The current governmental infatuation with one-size-fits-all standardized testing is a concern of many. But there is a remedy for this illicit love affair. Require every candidate for political office to take a battery of standardized tests. Then we will widely and repeatedly publicize the result. And to make sure no deserving individual escapes the net, we will also require aspiring high level government appointees, such as candidates for Secretary of Education, to also take the tests.
We could require every aspiring office holder to take the same tests he/she prescribes for others. Before being allowed to run for President, for example, Dubya would have had to pass the self-same tests he championed for high schoolers. Imagine him sweating and scratching his noggin.
Similarly we could require every aspiring state Secretary of Education to pass the battery of tests they propose requiring of aspiring teachers. In Pennsylvania, for example, he or she would have to pass separate NTE tests in Reading, Writing, and Listening Skills, (The later would be a tough one for any politician.).
An alternate plan is to design office specific skill and knowledge tests. A candidate for President of the United States, for instance, would be tested on their knowledge of world geography test, US and world history, basic economics, the environment and so forth. We could turn to ETS or the Psychological Corporation to craft the items. And they would be finalized only after a painstaking vetting. Blue ribbon boards would appraise and reappraise every question. Then every candidate’s test results would be announced to the world.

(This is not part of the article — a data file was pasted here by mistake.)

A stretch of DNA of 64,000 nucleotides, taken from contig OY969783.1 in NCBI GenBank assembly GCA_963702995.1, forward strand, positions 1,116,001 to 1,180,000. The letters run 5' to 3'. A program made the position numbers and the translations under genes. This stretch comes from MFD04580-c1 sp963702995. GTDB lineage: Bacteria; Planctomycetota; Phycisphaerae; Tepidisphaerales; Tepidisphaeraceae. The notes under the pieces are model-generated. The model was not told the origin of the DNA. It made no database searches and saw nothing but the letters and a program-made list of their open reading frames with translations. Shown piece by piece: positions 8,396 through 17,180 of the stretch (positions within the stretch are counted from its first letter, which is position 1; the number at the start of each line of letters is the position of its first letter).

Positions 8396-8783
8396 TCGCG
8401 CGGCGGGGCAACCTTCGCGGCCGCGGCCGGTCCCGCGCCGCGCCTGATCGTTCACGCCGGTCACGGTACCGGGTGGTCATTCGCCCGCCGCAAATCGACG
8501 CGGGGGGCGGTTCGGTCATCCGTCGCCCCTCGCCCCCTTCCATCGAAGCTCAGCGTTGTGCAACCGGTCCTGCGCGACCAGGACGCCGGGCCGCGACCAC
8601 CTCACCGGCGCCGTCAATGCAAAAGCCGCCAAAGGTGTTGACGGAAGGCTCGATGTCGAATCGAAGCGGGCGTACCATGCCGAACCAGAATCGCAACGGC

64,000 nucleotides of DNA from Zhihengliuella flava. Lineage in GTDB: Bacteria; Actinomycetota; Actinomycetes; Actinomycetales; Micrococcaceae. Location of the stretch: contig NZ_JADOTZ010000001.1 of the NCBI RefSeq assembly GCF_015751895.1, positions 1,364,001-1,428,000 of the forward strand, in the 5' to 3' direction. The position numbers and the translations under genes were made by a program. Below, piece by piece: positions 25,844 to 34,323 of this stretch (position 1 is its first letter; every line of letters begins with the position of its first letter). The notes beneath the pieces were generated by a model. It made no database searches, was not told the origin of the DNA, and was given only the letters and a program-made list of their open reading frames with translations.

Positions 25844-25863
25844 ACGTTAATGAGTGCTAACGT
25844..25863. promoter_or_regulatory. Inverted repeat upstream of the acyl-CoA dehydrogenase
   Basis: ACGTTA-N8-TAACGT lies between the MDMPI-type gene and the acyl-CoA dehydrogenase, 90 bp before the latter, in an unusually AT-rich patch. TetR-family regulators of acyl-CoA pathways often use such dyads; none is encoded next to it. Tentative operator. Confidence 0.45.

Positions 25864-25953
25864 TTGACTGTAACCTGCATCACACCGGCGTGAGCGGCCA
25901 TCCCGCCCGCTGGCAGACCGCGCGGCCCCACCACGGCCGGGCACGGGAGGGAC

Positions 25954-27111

We could also test their moral and ethical views. Admittedly, dishonest answers would be a problem and safeguards clearly are required. One possibility is to administer this particular test while test-takers are hooked up to lie detectors. Imagine a candidate sweating and squirming as the polygraph relentlessly tells the tale. “Is that your actual answer? Is that your final honest answer?” (Philadelphia’s infamous late Duce/Mayor Frank Rizzo once failed a lie detector test while trying to prove the device’s reliability. Evidently the polygraph was more discerning than voters.) Alternatively, we could inject test-takers with scopolamine, a truth serum favored by secret policemen the world over. The test would be administered orally as the subjects drift guilelessly on a tripped out cloud.
Regardless of the method, however, we would have to be absolutely certain that our subjects answer truthfully. And we should keep in mind that most of them would be unaccustomed to doing this.
That, in broad outline, is the plan. But it needs filling in. That’s where you can help. Tell us what you think. Should aspirants for public office take the same tests they prescribe for others, or should they be required to take brand new custom designed tests of character and job-related knowledge. And should we test just once, or every year the person is in office? (Longitudinal testing has the obvious advantage of measuring whether or not the subject is improving while “serving.”)
You also might like to suggest specific test items. They need not be multiple choice. All types of questions typically found on standardized tests are welcome. Rush your comments and test item suggestions to The Worm Turns Foundation, c/o Newfoundations, P.O. Box 94, Oreland, PA 19075, or post them here.
To examine these issues further, see Justice Through Testing .
--- G K Clabaugh